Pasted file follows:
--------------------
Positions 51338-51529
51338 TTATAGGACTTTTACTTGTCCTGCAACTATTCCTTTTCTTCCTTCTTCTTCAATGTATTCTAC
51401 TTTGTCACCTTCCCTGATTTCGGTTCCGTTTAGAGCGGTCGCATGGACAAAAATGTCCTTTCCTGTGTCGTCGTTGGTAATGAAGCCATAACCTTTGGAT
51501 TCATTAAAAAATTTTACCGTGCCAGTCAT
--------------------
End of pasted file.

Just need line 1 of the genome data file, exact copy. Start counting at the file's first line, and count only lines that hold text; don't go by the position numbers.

Positions 51338-51529